Out of all the crypto hacks that have plagued the ecosystem, the recent Ronin Network hack that was executed on the 23rd of March, 2022 has become the largest ever Crypto Theft and earned its No.1 spot on the list.

In this article we will deep dive in to what went down and what steps are being taken to nab the Hacker

HACK worth

The Ronin Network was drained out of $625 Million ETH & USDC. This has led a big blow to the entire Ronin Network and it’s ecosystem, with multiple exchanges blocking Axie Infinity wallet deposits and withdrawal.

There have been previous hacks where hackers have made use of a security loophole in the code of the bridge, but this particular hack in question was executed in quite a different manner. Let me explain…

The Ronin bridge follows a 5-of-9 validator bridge framework, which means that the entire set of funds in the ecosystem are secured by 9 secret keys and funds can be moved in-and-out by using only 5 amongst the 9 keys. So the hacker basically found a loophole in the code and managed to get access to 5 keys through backdoor access on the Ronin bridge node.

The hacker located a backdoor through Ronin networks “Gas-free RPC node”

So with the hacker now in possession of the 5 keys, he/she could easily transfer the funds out of the network without raising any sort of suspicion. This attack went unnoticed for 6 days before raising an alarm. Funny thing, AXS price pumped by 46.27% while the hack was executed and funds being moved (chart below)

Usually a network hack will always involve the hackers finding vulnerability within a smart contract, which will allow hackers to either change code and drain funds by changing the interacting mechanism of the smart contract, but the Ronin Network hack was a classic hack of retrieving the private keys in a multi-key security setup. Exactly the kind of hack a retail trader faces while receiving a malicious email from a fake cold wallet provider and on interacting with the mail, the naive trader gives away access to their private keys.

Flow of Funds

The hack had the network drain of 173,600 ETH and $25.5 Million in USDC. The hacker then started to move funds to multiple centralised exchanges, namely FTX, Huobi & Crypto (dot) com

Most of the stolen funds are still in the hackers original wallet. How do we know that? That’s the beauty of blockchain and public ledger.

The hackers original wallet address where the funds were transferred: 0x098B716B8Aaf21512996dC57EB0615e2383E2f96

The transactions of the wallet showed the hacker previously had very low amount of ETH stored on it and that ETH was used for gas fees for the transfer to exchanges.

The outflow looks like this currently:

  • 1220 ETH moved to an account on FTX
  • 3750 ETH moved to multiple accounts on Huobi
  • 1 ETH moved to CryptoCom wallet

The Hackers despair

The majority of the funds are still lying in the hackers wallet and with the hack now in public eyes, and with multiple exchanges tracking the wallet activity, with some exchanges even suspending transfer and withdrawals… the hacker has very slim chances of escaping now.

We all are aware of our crypto wallets being available on public ledger and this has made it possible to see the movement of the stolen funds. Every transfer out from the main wallet is showing up for scrutiny with the receiving wallet address also being exposed. It’s not like the hacker can remain dormant for 5 years and reset the history. It will always live and once the wallet address is flagged, any activity from the mentioned wallet will pop-up publicly.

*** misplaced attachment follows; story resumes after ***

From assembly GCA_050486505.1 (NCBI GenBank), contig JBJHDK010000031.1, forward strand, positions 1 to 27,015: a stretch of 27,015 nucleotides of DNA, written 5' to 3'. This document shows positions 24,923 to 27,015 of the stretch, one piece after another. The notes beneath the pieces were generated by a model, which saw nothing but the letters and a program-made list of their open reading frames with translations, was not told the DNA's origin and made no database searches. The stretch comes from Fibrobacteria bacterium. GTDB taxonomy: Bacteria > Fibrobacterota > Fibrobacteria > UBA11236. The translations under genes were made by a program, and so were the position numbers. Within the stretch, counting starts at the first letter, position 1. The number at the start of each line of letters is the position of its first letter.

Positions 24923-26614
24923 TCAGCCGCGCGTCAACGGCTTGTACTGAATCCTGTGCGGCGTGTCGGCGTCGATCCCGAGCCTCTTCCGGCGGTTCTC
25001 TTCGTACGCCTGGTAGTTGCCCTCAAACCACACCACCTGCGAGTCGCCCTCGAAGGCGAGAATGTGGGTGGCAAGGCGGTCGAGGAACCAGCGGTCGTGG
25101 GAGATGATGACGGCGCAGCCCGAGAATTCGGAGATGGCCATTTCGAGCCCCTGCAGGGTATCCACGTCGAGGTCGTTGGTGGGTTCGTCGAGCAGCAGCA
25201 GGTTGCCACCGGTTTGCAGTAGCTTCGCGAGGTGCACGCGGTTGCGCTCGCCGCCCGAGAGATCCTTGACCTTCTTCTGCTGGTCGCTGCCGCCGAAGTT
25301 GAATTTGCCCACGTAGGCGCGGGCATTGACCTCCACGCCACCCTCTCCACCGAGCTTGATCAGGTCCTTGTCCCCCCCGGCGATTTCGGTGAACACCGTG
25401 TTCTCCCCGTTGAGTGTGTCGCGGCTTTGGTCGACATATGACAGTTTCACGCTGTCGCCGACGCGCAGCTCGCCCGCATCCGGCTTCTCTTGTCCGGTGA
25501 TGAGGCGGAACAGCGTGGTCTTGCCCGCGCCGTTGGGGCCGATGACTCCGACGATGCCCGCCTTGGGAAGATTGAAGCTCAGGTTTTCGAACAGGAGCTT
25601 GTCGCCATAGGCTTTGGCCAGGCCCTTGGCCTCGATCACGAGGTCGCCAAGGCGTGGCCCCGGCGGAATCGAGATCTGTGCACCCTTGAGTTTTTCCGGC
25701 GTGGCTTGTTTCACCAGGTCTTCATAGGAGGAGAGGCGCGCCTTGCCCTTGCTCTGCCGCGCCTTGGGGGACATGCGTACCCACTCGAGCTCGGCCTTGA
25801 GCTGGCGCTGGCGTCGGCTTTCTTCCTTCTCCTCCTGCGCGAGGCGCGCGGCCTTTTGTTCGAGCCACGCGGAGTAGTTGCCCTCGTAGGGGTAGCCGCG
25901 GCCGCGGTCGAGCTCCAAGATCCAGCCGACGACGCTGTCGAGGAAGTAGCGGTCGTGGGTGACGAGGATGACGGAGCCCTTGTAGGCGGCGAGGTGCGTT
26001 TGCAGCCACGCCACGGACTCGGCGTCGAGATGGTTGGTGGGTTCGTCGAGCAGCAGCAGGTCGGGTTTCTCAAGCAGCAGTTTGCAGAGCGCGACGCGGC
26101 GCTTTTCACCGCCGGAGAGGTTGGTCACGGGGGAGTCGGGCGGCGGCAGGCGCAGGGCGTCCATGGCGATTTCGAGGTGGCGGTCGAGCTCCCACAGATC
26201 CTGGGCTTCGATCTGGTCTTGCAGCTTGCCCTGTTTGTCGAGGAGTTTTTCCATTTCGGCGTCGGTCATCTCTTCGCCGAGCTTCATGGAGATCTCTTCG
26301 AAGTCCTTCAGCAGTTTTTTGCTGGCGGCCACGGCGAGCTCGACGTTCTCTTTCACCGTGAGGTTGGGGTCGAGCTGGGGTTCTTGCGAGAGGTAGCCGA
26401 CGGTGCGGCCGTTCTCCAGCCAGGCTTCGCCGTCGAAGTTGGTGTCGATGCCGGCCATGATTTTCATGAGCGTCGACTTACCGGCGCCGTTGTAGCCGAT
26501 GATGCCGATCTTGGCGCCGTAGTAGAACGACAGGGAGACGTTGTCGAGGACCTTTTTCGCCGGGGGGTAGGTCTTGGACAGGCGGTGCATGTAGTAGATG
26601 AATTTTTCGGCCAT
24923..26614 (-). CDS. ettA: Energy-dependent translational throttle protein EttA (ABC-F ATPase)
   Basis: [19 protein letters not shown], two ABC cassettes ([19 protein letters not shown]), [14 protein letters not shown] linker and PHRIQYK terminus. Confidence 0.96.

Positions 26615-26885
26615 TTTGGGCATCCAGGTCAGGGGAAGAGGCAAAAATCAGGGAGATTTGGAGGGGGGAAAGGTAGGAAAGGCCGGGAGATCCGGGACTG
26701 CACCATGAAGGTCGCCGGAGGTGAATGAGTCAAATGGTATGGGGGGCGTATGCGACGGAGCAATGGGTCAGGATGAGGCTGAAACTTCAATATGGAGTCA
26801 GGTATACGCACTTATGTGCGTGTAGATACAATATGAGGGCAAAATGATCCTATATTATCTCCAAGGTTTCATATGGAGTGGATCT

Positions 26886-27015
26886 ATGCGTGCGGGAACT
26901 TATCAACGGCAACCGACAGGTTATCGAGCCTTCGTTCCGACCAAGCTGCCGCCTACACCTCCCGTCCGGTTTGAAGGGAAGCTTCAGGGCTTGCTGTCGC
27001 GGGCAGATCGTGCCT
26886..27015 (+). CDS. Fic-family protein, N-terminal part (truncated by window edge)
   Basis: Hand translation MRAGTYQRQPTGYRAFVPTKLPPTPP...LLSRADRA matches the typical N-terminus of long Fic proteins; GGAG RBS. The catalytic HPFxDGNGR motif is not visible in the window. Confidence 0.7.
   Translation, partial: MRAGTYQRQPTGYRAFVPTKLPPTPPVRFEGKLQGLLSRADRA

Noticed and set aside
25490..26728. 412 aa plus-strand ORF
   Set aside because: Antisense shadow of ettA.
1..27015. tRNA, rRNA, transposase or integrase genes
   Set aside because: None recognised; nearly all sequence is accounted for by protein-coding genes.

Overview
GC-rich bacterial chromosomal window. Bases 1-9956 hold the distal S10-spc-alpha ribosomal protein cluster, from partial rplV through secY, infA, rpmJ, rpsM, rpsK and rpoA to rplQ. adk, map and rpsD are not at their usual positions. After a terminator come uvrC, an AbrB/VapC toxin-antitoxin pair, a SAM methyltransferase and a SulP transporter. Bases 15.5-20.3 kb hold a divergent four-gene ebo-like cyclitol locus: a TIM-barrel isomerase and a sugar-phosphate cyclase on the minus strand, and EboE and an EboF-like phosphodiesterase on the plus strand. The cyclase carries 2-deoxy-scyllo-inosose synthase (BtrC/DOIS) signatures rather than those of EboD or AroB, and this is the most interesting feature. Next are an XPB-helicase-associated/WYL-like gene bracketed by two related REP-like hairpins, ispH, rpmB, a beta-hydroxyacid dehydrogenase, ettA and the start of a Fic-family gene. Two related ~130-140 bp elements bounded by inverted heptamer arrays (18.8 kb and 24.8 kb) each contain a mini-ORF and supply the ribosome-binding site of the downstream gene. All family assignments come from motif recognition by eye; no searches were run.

Statement from the Team

Aleksander Larson, The COO of Axie Infinity, tweeted that the “internal network is currently going through a deep forensics review to ensure there is no lingering threat.” He also admitted that it was a “social engineering attack combined with a human error from December 2021” that led to the incident.

Currently they are trying to recover the stolen funds and also have declared to reimburse the affected users who lost their funds due to the hack.

Basic learning from this incident

Firstly, discovering the entire incident after almost a weeks reflects very poorly on the team. This kind of mistake was not worth 3 or 5 ETH, it was 173,600 ETH that was drained from the network and someone should have noticed it right away.

The USDC has been transferred to various wallets and DeFi protocols, but the ETH is almost useless to the hacker now and all the wallets involved in the transaction of moving the stolen funds are being blacklisted by the exchanges.

Cross-chain bridges are a boon with the scalability solutions and interactive framework it brings in between different blockchains, but this has also made them an attractive target to hackers. Also, security protocol and framework needs to be upped by the teams across the board. Currently the Ronin Network has moved from 5-of-9 to 8-of-9 validator mechanism and is undergoing major security scrutiny to prevent such an happening again in the future.

Such hacks will happen irrespective of the sector. We cannot blame crypto for it. Even today multiple banks face data leaks of customer confidential details and we just have to accept this as part of technology. There will always be bad actors in every Eco-system, digital or real-world.

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A huge thank you to CoinDCX for giving me the opportunity to be a part of the #CoinDCXpathbreaker program and enabling me to share my knowledge with the crypto community!



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Mohnish Isaac Kariappa

I make use of advanced Technical Tools and On-Chain Data to make crypto easy to understand for everyone in the crypto community. #CoinDCXpathbreaker